Advertisement

Cell and Tissue Banking

, Volume 16, Issue 2, pp 287–294 | Cite as

Assessing families’ and patients’ attitudes toward brain donation for research purposes in a Brazilian population sample

  • M. K. Fonseca
  • E. Rodrigues-Neto
  • A. S. R. Costa
  • M. A. B. C. Rockembach
  • R. S. Padilha
  • L. L. Fernandez
  • F. H. Oliveira
  • L. P. Garcia
  • A. Hilbig
Original Paper

Abstract

The neuropathological examination of postmortem human brain tissue is an essential resource for the definitive diagnosis and research on neurodegenerative diseases. Due to the growing need of donated brains to supply the Brain Banks, the understanding of the factors associated with the consent for the donation in our context is an important aspect of the process of brain donation. The verbal answers and the donation consent rate were evaluated in three groups: 30 relatives of patients who underwent verification of the cause of death, 14 patients assisted at a neurology ambulatory outpatient clinic, and 18 patients’ relatives. The donation consent rates were of 46.6, 92.8 and 88.8 %, respectively. The main reasons for refusal were the disagreement with the autopsy, philosophical and religious issues, objections from other family members, and the consideration of the wishes of the deceased. The consent was specially motivated by the interest in the advances of scientific knowledge, altruistic reasons and the personal experiences with the disease. Factors as the emotional fragility at the moment of death, the beliefs, family matters, and the lack of knowledge are key elements in the donation process. Future goals include the establishment of a brain donor program with the support of academic institutions, hospitals, scientists, community, patient’s associations and autopsy assistants. Approaching patients and relatives in specialized ambulatories clinic during assistance is probably the most efficient mean of obtaining brains for research.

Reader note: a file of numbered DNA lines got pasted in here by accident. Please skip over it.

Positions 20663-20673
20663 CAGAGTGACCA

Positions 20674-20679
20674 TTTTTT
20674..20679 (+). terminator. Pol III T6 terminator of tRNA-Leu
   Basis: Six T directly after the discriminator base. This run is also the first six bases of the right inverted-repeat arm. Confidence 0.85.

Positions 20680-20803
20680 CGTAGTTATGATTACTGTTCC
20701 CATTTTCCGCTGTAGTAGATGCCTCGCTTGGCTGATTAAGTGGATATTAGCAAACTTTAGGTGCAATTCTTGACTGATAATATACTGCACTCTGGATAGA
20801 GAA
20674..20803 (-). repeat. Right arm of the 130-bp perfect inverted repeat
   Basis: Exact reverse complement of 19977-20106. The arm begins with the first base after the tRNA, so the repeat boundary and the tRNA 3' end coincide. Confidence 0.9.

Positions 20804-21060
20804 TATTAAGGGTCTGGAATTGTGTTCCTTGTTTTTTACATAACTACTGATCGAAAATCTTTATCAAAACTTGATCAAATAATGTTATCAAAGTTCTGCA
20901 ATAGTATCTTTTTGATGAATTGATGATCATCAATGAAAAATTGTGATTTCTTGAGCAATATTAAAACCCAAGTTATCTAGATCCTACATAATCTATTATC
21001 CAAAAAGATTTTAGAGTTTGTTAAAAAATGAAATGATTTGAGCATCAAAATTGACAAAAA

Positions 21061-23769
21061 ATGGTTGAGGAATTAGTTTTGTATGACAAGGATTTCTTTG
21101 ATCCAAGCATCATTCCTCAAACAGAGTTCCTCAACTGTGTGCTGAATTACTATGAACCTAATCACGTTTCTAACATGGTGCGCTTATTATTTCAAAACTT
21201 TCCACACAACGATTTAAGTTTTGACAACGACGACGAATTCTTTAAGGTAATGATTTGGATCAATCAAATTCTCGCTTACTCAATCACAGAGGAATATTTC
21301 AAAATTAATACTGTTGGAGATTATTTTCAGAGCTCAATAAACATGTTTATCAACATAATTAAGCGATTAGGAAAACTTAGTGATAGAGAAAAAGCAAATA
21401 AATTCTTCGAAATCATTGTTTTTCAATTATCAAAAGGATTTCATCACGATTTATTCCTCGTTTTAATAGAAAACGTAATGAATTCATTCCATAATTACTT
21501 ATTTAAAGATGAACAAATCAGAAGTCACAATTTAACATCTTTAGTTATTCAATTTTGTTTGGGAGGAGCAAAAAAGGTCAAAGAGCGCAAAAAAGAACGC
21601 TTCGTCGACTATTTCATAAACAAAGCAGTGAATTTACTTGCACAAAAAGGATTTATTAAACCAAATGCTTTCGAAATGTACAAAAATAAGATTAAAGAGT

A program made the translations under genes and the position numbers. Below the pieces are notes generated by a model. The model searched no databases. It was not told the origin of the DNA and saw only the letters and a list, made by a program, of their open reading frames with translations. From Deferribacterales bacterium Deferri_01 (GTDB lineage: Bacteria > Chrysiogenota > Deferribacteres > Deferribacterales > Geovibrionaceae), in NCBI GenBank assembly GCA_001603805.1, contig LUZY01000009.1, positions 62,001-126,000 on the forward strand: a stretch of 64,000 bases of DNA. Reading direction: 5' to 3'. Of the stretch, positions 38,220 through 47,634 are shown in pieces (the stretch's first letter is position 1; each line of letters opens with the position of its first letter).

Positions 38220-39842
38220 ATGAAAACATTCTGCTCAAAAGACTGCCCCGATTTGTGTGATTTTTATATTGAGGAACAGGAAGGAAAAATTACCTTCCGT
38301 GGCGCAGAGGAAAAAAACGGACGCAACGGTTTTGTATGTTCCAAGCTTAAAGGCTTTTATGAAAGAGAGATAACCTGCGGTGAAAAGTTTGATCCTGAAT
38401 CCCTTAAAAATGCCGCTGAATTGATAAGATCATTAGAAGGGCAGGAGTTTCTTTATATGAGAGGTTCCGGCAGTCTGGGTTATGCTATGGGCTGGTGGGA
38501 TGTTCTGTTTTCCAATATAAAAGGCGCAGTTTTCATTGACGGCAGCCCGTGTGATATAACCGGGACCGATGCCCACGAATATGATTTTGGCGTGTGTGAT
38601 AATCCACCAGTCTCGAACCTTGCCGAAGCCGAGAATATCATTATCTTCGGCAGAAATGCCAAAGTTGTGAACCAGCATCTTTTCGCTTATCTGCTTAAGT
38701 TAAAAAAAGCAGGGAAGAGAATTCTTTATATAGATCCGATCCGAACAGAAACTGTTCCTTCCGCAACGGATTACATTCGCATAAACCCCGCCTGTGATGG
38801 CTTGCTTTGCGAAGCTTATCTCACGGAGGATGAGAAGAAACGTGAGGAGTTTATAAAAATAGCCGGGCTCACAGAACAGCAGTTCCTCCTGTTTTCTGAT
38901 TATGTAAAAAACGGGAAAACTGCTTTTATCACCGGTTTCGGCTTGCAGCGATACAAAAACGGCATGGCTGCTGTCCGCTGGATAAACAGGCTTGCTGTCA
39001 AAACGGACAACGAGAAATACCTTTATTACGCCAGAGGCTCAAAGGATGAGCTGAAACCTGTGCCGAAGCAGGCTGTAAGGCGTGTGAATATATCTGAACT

Keywords

Brain donation Research participation Neurodegenerative diseases 

Notes

Acknowledgments

This research was carried out with the financial aid of the Research Support Foundation of Rio Grande do Sul—FAPERGS (Fundação de Amparo à Pesquisa do Rio Grande do Sul). The authors thank the Forensic Department of the General Institute of Examinations (Department of Forensic Medicine) of Rio Grande do Sul for their support.

References

  1. Shaw K et al (2012) Successful recruitment of centenarians for post-mortem brain donation: results from the Georgia centenarian study. J Biosci Med 2(1):124.Google Scholar
  2. Azizi L, Garrick TM, Harper CG (2006) Brain donation for research: strong support in Australia. J Clin Neurosci 13(4):449–452CrossRefPubMedGoogle Scholar
  3. Beardsall L, Barkley C, O’Sullivan A (1992) The response of elderly community residents to request for brain donation: an interim report. Int J Geriatr Psychiatry 7(3):199–202CrossRefGoogle Scholar
  4. Darnell KR, McGuire C, Danner DD (2011) African American participation in Alzheimer’s disease research that includes brain donation. Am J Alzheimers Dis Other Dement 26(6):469–476CrossRefGoogle Scholar
  5. Dembogurski JE, Azenha MV, Amaral APC et al (2011) Dados preliminares de um modelo de programa de doação de corpos: programa de Doação de Corpos da UFCSPA. Rev AMRIGS 55(1):7–10Google Scholar
  6. Eatough V, Shaw K, Lees A (2012) Banking on brains: insights of brain donor relatives and friends from an experiential perspective. Psychol Health 27(11):1271–1290CrossRefPubMedGoogle Scholar